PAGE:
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Here's the final Top 100 Prospects list of the year

@JimCallisMLB
September 17, 2019

Now that the Minor League regular season and playoffs have concluded, we're making a few adjustments to MLB Pipeline's Top 100 Prospects list. While Rays shortstop Wander Franco remains at No. 1, we've jumped a pair of position players to the Nos. 2 and 3 spots and anointed a new

Now that the Minor League regular season and playoffs have concluded, we're making a few adjustments to MLB Pipeline's Top 100 Prospects list.

While Rays shortstop Wander Franco remains at No. 1, we've jumped a pair of position players to the Nos. 2 and 3 spots and anointed a new best pitching prospect in baseball. We've lightly reshuffled the first 15 prospects, moved eight others up and six others down, plus added three new guys to the list.

Other than replacing a couple of prospects who may lose their rookie/prospect status by exceeding 130 at-bats or 50 innings in the big leagues through the remainder of the season, these will be the last changes we make to the Top 100 until a total overhaul in January.

The Top 15

Four of our top five prospects remain the same, with Dodgers shortstop Gavin Lux breaking into that group by jumping from No. 9 to No. 2 after becoming the first middle infielder age 21 or younger to post a 1.000 OPS in the upper levels of the Minors. White Sox outfielder Luis Robert (the MLB Pipeline Hitter of the Year) moves from No. 5 to No. 3, Padres left-hander MacKenzie Gore (the MLB Pipeline Pitcher of the Year) takes over as the game's top pitching prospect while going from No. 3 to No. 4 and Angels outfielder Jo Adell shifts from No. 4 to No. 5.

The only newcomer to the top 15 is Mariners outfielder Jarred Kelenic, who rises from No. 22 to No. 14 in the wake of hitting .291/.364/.540 with 23 homers and 20 steals in his first full season and reaching Double-A shortly after turning 20. Besides Kelenic and Lux, the only prospects in the top 15 who moved more than a couple of spots are Tigers right-hander Casey Mize (No. 2 to No. 7), Rockies infielder Brendan Rodgers (No. 11 to No. 15) and Blue Jays right-hander Nate Pearson (No. 13 to No. 10). Kelenic's ascension bumped Twins outfielder Alex Kirilloff from No. 15 to No. 16.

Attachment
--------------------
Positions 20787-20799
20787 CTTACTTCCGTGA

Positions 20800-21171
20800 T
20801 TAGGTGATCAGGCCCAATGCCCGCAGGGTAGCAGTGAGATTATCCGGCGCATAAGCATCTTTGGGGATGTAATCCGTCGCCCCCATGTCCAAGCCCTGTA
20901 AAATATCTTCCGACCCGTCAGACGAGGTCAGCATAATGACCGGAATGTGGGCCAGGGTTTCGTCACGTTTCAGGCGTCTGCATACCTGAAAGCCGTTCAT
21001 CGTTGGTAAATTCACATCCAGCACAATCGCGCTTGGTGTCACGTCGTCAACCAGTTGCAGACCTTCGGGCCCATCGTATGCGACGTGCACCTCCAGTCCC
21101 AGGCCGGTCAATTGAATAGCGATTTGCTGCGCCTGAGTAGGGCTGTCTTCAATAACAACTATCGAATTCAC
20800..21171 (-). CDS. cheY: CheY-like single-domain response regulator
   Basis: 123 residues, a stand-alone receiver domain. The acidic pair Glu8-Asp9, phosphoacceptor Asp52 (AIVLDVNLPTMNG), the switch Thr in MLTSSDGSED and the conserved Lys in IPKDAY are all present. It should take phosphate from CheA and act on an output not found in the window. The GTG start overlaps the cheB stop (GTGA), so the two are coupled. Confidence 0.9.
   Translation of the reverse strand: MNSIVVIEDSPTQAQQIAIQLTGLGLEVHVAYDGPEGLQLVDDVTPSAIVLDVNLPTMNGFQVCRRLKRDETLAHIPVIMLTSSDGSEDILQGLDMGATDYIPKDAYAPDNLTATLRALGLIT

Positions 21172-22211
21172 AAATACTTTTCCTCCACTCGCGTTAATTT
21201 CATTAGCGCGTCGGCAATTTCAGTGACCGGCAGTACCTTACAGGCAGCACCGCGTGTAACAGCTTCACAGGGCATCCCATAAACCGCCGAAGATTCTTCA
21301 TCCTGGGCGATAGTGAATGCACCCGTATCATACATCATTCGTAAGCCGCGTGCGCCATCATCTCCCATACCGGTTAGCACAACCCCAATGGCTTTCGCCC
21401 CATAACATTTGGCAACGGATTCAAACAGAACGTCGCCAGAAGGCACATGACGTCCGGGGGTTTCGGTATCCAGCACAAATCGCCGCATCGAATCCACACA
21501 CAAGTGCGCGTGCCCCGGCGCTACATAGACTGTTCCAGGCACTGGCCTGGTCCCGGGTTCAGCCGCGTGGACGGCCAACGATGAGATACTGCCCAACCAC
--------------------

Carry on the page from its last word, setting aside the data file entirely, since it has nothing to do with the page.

Moving Up

Dylan Carlson, OF, Cardinals (No. 49 to No. 25): Though he was a first-round pick in 2016, his athleticism was underrated. He batted .292/.372/.542 with 26 homers and 20 steals this year, winning Double-A Texas League MVP honors before logging a 1.098 OPS in three weeks in Triple-A.

Julio Rodriguez, OF, Mariners (No. 51 to No. 26): Despite losing two months to a broken hand, he gave a glimpse of his massive offensive ceiling by hitting .326/.390/.540 with 12 homers in 84 games and putting up a .462/.514/.738 line in three weeks in high Class A -- at age 18.

Evan White, 1B, Mariners (No. 70 to No. 59): An elite defender at first base, he always has hit for average and is starting to add power, as evidenced by his .293/.350/.488 line with 18 homers in Double-A.

Kristian Robinson, OF, Diamondbacks (No. 88 to No. 72): Like Rodriguez, an 18-year-old outfielder with huge upside from the 2017 international class, he has a broader base of tools and batted .282/.368/.514 with 14 homers and 17 steals in 69 games between short-season ball and low Class A.

Tarik Skubal, LHP, Tigers (No. 96 to No. 75): With the Tommy John surgery that waylaid his college career at Seattle fully behind him, he ranked third in the Minors in strikeout rate (13.1 per nine innings) while reaching Double-A in his first full pro season. He showed the ability to miss bats with his mid-90s fastball and his breaking stuff while logging a 2.42 ERA, .196 opponent average with 179 strikeouts in 122 2/3 innings.